Shin Bet security service head Yuval Diskin testified yesterday before the Winograd committee. Diskin need not fear the Winograd report when it is published. He was called to testify mainly as an expert observer who was present at senior security consultations. Fortunately for him, the committee has been assigned to deal only with the campaign in Lebanon and not with the one ongoing in the Gaza Strip since June 25 last year, when Corporal Gilad Shalit was abducted.
For 18 years the Shin Bet was involved in Lebanon, as well as the territories. The 2000 withdrawal from Lebanon released Diskin from responsibility for intelligence north of the border. His agents there were dismissed or recruited by other employers - the Mossad did better than Military Intelligence. As long as Hezbollah maintains terror ties with Hamas or Israeli Arabs, the division of responsibility within the intelligence community is not cut and dry. However, Lebanon is no longer the Shin Bet's problem. This is not the case with Gaza. The Shalit affair is one of the low points for the Shin Bet in more than six years of conflict with the Palestinians. Its only apparent success in this affair was to avoid becoming the public image of responsibility for the failure. Diskin, unlike his predecessor Avi Dichter, stays out of the media spotlight, and the media's acquaintanceship with him, after a third of his term, is more superficial. He stands out less than his equivalents in the army.
The Shin Bet refused to cooperate with the investigation headed by Major General (Res.) Giora Eiland, which examined Shalit's abduction and the killing of two of his fellow tank crewmates. Eiland noted this with frustration; the crucial result is that the Eiland report hurt only the Israel Defense Forces officers, and not severely.
Diskin is not subordinate to the chief of staff or to the defense minister. His relations with the General Staff and Military Intelligence are tense, as the army complains of the Shin Bet's tendency to hoard intelligence information. The complaint is perhaps justified, but it is also hypocritical: Military Intelligence did not share intelligence with Division 91 or other forces on the ground - intelligence that would have helped prevent the abduction of two soldiers at Zar'it, on the Lebanon border.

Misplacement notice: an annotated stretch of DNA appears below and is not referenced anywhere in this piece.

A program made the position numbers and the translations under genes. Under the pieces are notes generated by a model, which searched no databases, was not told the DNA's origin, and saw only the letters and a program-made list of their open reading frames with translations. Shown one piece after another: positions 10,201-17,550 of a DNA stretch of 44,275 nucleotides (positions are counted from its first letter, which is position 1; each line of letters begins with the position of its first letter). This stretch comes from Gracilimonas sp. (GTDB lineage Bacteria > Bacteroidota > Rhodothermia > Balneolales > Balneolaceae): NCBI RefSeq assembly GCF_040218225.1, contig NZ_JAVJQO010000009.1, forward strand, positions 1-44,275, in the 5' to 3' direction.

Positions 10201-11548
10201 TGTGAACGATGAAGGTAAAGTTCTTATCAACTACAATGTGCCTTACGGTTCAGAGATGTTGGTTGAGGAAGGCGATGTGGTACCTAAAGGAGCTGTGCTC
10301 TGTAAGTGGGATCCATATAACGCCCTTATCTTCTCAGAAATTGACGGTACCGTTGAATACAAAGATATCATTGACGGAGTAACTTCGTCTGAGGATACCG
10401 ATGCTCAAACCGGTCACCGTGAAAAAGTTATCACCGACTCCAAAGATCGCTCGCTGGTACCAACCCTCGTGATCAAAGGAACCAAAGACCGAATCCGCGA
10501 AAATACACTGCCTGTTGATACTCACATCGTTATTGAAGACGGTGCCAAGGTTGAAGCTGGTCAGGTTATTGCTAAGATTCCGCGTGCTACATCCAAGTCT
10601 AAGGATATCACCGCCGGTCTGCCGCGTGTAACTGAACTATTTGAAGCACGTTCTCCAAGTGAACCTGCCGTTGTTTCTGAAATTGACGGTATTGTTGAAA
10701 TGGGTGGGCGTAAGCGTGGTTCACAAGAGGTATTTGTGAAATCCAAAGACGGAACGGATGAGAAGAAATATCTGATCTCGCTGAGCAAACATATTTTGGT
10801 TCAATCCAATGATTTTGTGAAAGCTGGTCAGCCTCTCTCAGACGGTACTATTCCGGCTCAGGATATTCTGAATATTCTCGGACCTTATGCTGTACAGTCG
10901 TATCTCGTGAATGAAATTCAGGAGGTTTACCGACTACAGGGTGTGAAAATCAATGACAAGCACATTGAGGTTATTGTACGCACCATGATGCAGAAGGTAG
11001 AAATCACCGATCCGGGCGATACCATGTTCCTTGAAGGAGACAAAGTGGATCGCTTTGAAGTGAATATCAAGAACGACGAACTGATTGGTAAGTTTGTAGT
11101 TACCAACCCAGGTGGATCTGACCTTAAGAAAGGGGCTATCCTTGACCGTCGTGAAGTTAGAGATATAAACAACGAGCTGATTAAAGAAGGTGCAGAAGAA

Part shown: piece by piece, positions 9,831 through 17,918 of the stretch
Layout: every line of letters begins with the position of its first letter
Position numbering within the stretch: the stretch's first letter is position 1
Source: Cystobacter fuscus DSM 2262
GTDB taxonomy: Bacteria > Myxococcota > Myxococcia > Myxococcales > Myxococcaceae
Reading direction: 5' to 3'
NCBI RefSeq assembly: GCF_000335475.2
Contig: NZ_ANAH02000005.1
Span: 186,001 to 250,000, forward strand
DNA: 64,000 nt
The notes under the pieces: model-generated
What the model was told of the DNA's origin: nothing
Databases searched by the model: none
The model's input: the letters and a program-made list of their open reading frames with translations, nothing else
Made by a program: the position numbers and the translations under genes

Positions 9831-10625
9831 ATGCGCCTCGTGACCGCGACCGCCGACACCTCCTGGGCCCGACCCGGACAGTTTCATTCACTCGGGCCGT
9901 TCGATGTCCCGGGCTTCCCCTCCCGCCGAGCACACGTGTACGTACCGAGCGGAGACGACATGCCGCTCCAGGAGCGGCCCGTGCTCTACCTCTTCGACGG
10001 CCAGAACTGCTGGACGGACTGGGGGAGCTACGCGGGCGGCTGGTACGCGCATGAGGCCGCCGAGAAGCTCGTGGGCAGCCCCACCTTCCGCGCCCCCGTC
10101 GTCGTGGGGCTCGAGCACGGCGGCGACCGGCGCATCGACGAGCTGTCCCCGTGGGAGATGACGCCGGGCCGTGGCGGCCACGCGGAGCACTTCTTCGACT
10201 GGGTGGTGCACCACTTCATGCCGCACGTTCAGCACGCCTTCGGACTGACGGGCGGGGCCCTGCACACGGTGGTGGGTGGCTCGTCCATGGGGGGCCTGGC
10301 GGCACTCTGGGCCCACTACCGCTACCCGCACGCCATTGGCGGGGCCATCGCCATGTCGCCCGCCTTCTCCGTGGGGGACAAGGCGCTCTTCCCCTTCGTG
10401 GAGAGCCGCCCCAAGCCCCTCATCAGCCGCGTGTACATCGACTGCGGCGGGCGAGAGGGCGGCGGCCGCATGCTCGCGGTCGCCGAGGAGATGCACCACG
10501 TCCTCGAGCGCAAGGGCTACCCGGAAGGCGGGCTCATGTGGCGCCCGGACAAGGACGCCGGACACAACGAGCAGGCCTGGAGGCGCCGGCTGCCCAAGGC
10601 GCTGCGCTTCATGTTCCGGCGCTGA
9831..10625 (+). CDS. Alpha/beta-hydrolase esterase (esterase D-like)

Prime Minister Ehud Olmert, Diskin's direct superior, did not force him to become involved in Eiland's investigation. In the public mind, the division commander, Aviv Kochavi, and the brigade commander, Avi Peled, are tainted. Diskin and his head of the Southern Region, G., might as well be completely unconnected to the incident.
The warning the Shin Bet provided in advance of the digging of the tunnel at Kerem Shalom did not address an exact location. But worse still is the lack of information since the moment of the abduction. The Shin Bet's network of sources has not provided results swiftly. It is easier to enlist locals to single out terrorists so that they can be assassinated than it is to find some traitor to reveal where Shalit is being held and thereby prevent the release of Palestinian prisoners. It is possible that the Shin Bet later obtained better information about Shalit and his abductors, but that was no longer enough for a military operation to free him alive. In any case, the joint failure of the Shin Bet and the IDF in planning such an operation led to an embarrassing blow to the government's bargaining position. The IDF was right and Olmert was wrong at the beginning of June, when at the General Staff they recommended to negotiate on an "arrangement" for a truce that would include a prisoner exchange. However, the issue is not who was right, but rather the government's room to maneuver, which has narrowed because of the Shin Bet's failure both in obtaining information and running local agents. The situation in the West Bank is easier for the Shin Bet. There, routine arrests provide intelligence and entire cells are wiped out thanks to one activist's arrest. In Gaza, as in Lebanon, the Arab system succeeded in deterring Israel from a large invasion. Presumably in advance of diplomatic agreements, the Shin Bet will use such examples to argue against major withdrawals that might erect cities of refuge for terror.
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